I just got back from a visit with the MN duo and enjoyed reading your blog. Brings back scary memories from our hippie days in Hawaii from 1972 to 1976 - yeah, we're old. Have you had Leonard's hot malasadas yet or gotten food from an Okazu Ya? Of course, these may no longer exist. Keep the entries coming - I love it!
Cindy

### On the Height of J.J. Barea

Dallas Mavericks point guard J.J. Barea standing between two very tall people (from: Picassa user photoasisphoto).

Congrats to the Dallas Mavericks, who beat the Miami Heat tonight in game six to win the NBA championship.

Okay, with that out of the way, just how tall is the busy-footed Maverick point guard J.J. Barea? He's listed as 6-foot on NBA.com, but no one, not even the sports casters, believes that he can possibly be that tall. He looks like a super-fast Hobbit out there. But could that just be relative scaling, with him standing next to a bunch of extremely tall people? People on Yahoo! Answers think so---I know because I've been Google searching "J.J. Barea Height" for the past 15 minutes.

So I decided to find a photo and settle the issue once and for all.

I then used the basketball as my metric. Wikipedia states that an NBA basketball is 29.5 inches in circumfe…

### Finding Blissful Clarity by Tuning Out

It's been a minute since I've posted here. My last post was back in April, so it has actually been something like 193,000 minutes, but I like how the kids say "it's been a minute," so I'll stick with that.
As I've said before, I use this space to work out the truths in my life. Writing is a valuable way of taking the non-linear jumble of thoughts in my head and linearizing them by putting them down on the page. In short, writing helps me figure things out. However, logical thinking is not the only way of knowing the world. Another way is to recognize, listen to, and trust one's emotions. Yes, emotions are important for figuring things out.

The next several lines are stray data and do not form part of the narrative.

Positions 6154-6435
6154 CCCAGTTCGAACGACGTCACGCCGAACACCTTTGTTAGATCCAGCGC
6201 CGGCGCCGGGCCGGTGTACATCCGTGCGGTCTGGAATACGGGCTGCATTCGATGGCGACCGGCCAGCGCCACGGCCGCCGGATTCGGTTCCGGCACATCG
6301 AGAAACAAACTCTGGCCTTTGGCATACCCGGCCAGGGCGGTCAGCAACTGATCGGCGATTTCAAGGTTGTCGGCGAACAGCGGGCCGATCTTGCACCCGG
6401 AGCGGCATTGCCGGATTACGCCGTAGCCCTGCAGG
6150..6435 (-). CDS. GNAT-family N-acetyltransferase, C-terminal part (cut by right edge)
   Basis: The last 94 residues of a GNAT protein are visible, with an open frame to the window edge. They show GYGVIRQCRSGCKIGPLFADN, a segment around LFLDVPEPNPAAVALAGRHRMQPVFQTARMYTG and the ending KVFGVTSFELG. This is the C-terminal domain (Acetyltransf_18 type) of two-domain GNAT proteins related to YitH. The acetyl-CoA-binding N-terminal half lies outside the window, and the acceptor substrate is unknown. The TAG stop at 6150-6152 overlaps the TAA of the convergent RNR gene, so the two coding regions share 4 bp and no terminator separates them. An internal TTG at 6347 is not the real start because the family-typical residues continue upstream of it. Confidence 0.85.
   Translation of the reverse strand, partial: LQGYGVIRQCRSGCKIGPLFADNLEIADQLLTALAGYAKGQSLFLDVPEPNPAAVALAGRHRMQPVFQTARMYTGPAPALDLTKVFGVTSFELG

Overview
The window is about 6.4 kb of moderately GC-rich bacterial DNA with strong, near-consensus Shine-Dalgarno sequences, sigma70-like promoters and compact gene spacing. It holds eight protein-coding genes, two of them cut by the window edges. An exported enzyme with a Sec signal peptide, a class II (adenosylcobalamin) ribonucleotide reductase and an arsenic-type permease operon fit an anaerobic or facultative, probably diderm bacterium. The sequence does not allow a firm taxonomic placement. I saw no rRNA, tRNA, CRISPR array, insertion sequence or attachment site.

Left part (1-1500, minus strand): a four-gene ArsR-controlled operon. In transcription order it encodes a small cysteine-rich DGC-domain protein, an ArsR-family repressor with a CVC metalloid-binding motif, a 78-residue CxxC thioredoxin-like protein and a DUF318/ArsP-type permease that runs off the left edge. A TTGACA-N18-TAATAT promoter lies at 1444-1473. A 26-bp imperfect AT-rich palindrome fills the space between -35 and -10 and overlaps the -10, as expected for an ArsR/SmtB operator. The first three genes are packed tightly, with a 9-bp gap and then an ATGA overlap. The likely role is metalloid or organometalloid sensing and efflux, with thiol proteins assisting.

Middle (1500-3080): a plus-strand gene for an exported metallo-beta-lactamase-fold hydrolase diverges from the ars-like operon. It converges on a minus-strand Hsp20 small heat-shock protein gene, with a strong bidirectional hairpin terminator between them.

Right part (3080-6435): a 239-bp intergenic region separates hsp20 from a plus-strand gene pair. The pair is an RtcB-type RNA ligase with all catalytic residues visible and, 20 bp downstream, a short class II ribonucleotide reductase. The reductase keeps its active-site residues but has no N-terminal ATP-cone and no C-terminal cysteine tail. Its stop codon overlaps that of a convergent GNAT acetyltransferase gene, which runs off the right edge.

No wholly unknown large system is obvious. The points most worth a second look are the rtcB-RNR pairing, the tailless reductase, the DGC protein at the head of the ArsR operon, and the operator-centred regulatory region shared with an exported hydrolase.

Back in April, when I last posted here, my emotions were largely characterized by fear, sadness, anger, frustration, confusion and despair. I say largely, because this is what I was feeling on large scales; the world outside of my immediate influence. On smaller scales, where my wife, children and friends reside, I…

### The Force is strong with this one...

Last night we were reviewing multiplication tables with Owen. The family fired off doublets of numbers and Owen confidently multiplied away. In the middle of the review Owen stopped and said, "I noticed something. 2 times 2 is 4. If you subtract 1 it's 3. That's equal to taking 2 and adding 1, and then taking 2 and subtracting 1, and multiplying. So 1 times 3 is 2 times 2 minus 1."

I have to admit, that I didn't quite get it at first. I asked him to repeat with another number and he did with six: "6 times 6 is 36. 36 minus 1 is 35. That's the same as 6-1 times 6+1, which is 35."

Ummmmm....wait. Huh? Lemme see...oh. OH! WOW! Owen figured out

x^2 - 1 = (x - 1) (x +1)

So $6 \times 8 = 7 \times 7 - 1 = (7-1) (7+1) = 48$. That's actually pretty handy!

You can see it in the image above. Look at the elements perpendicular to the diagonal. There's 48 bracketing 49, 35 bracketing 36, etc... After a bit more thought we…